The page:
Last week, Reuters published an article called Americans more loyal to brands, country than company. For employers, it poses a wake-up call. But what I found most interesting was this statement at the end:
When asked how companies could improve loyalty the top answers included offering cash awards to consumers, replacing automatic answering machines with real people, making good products and not raising prices.
I think this shows why consumer opinion and sentiment shouldn’t always be taken at immediate face value. The way we think about things is complex and requires us to go exploring for more specific answers. This is were doing more qualitative work is an important complement to the quantitative work of surveys and polls.
Thinking about the snippet above from the Reuters article…What does making good products mean? How about not raising prices? Before you go thinking you know exactly what the answers are, take a step back and consider how many different possible answers are possible here. A good product can have a multitude of meanings in the mind of the customer. Now amplify it by hundreds or thousands of customers. And the desire to not raise prices may be contradicted if there is the possibility of adding more value to the product.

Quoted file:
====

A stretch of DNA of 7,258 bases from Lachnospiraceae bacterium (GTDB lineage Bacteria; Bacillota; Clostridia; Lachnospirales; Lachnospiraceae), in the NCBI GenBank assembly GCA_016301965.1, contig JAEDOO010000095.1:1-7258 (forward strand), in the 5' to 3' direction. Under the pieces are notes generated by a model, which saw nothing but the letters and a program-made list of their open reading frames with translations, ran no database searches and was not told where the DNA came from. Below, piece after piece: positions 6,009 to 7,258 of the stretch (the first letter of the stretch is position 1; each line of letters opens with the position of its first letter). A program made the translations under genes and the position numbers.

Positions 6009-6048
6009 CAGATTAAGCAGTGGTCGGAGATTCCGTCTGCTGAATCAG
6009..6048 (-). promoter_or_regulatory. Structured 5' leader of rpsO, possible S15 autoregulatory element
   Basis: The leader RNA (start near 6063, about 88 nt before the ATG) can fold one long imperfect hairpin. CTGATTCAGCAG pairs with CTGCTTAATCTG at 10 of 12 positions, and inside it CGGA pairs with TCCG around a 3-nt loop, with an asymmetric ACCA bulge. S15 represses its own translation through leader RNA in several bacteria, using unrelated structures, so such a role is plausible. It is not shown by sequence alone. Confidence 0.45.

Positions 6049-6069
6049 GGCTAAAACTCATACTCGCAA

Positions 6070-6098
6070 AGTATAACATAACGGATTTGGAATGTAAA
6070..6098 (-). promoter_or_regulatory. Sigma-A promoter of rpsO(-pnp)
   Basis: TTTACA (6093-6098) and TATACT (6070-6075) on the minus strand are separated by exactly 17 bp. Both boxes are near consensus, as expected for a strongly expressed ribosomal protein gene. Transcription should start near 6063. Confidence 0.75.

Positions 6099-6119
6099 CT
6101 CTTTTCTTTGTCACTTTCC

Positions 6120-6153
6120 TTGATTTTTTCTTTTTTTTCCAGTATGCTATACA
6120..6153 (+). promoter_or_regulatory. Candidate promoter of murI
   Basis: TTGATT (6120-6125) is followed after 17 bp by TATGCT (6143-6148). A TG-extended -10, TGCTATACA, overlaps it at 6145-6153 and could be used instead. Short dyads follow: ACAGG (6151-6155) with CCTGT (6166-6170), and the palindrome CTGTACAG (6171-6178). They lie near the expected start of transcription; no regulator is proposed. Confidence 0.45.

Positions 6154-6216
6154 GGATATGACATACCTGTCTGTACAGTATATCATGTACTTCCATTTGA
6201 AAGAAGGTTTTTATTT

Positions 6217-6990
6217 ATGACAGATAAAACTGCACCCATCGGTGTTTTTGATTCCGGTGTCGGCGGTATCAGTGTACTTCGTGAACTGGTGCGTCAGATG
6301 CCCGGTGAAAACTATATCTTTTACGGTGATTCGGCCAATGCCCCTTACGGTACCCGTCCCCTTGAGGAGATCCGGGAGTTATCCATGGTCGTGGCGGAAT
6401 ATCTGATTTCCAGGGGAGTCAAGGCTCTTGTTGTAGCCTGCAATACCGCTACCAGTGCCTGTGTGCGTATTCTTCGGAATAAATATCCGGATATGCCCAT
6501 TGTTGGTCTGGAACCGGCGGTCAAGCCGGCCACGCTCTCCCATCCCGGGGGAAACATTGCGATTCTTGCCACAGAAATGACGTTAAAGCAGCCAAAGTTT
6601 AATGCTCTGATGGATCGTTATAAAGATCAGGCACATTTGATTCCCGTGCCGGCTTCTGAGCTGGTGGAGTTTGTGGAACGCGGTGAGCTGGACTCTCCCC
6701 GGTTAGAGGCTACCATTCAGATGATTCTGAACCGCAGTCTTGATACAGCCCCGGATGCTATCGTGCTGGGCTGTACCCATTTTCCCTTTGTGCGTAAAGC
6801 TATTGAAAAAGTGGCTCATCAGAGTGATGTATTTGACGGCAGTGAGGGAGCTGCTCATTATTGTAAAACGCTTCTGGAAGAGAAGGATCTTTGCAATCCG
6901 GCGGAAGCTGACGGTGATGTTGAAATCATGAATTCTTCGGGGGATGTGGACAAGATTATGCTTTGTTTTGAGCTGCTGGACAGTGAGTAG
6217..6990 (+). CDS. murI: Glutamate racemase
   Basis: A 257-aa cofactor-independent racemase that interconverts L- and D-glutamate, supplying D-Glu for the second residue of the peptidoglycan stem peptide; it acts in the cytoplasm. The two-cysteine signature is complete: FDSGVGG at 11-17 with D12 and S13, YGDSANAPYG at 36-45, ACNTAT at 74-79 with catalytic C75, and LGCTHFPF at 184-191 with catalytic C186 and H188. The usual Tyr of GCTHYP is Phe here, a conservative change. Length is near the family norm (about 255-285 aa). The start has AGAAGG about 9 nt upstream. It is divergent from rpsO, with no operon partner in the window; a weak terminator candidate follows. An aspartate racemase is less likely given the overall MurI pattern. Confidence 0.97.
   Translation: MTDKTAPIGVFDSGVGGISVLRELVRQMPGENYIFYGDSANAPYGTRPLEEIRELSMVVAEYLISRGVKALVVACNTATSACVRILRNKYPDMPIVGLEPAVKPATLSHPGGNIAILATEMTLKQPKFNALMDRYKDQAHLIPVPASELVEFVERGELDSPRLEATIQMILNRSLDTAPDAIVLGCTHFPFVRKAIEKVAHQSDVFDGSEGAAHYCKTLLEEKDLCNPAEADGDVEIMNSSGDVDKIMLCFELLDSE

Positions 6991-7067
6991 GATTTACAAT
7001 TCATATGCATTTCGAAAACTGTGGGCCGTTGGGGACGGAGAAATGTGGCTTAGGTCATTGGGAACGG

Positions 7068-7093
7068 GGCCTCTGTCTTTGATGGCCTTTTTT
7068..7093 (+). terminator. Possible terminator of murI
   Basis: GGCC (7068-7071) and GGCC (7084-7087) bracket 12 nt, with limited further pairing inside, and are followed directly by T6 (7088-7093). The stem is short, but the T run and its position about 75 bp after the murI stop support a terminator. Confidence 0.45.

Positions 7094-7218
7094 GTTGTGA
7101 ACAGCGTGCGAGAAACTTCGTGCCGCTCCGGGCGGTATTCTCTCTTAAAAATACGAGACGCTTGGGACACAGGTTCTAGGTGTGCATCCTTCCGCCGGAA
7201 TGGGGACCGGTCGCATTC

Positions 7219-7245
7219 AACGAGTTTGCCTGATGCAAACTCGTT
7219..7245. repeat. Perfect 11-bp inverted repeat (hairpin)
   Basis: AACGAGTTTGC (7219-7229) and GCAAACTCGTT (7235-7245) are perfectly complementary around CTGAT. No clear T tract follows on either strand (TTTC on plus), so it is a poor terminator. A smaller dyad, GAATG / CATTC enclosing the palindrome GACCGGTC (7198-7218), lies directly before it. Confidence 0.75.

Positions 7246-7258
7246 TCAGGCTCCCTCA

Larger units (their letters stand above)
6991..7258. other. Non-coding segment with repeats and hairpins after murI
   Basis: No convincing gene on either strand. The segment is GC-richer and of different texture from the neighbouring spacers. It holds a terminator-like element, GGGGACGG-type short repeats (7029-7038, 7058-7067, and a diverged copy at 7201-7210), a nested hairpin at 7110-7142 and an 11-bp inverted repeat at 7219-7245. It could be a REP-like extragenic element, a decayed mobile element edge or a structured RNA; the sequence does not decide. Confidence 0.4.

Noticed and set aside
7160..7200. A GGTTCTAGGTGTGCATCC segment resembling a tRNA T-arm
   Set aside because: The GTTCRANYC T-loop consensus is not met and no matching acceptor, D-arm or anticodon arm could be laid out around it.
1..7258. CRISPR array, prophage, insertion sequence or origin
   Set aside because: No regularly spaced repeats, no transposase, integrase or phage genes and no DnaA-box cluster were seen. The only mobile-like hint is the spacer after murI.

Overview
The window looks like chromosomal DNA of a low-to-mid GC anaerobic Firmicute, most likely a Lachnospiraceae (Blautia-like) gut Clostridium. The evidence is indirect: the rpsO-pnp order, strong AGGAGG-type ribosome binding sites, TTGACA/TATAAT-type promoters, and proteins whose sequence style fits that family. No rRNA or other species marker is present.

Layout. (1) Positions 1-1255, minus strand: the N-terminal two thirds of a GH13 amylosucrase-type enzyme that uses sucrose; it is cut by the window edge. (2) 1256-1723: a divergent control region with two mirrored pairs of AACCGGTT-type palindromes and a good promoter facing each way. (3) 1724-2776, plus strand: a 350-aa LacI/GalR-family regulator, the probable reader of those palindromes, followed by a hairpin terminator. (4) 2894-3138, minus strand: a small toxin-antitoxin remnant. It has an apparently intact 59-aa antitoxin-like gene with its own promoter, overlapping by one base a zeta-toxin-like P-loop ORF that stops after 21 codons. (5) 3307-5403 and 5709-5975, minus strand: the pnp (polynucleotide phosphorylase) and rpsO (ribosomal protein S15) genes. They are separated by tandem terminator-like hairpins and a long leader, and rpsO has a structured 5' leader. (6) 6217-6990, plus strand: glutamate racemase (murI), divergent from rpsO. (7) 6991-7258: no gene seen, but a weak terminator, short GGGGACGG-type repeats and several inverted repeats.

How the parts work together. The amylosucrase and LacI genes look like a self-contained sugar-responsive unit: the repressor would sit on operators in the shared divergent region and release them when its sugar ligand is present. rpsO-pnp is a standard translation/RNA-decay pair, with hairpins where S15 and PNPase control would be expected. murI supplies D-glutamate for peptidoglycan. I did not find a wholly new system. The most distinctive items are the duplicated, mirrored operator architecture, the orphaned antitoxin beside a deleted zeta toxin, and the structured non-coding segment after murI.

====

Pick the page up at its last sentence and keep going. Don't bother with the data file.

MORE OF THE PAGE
As an anthropologist, we’re trained to not just look at what’s said, but also look for what’s not said. Interestingly, what’s omitted here is listening. Well, sort of. We might be able to extract listening from the desire to talk to real people instead of answering machines. But…
What would happen if our companies set up experiences that encouraged customers to talk, to share ideas, to voice frustrations?
What would happen if we genuinely listened to what was said and not said?
What would happen if we took all of those opinions and sentiments and put them to action so our customers would feel heard?
Can you imagine how powerful that might be? Forget short-term buzz. Think long-term customer movements.
photo credit: abrinsky (via Flickr)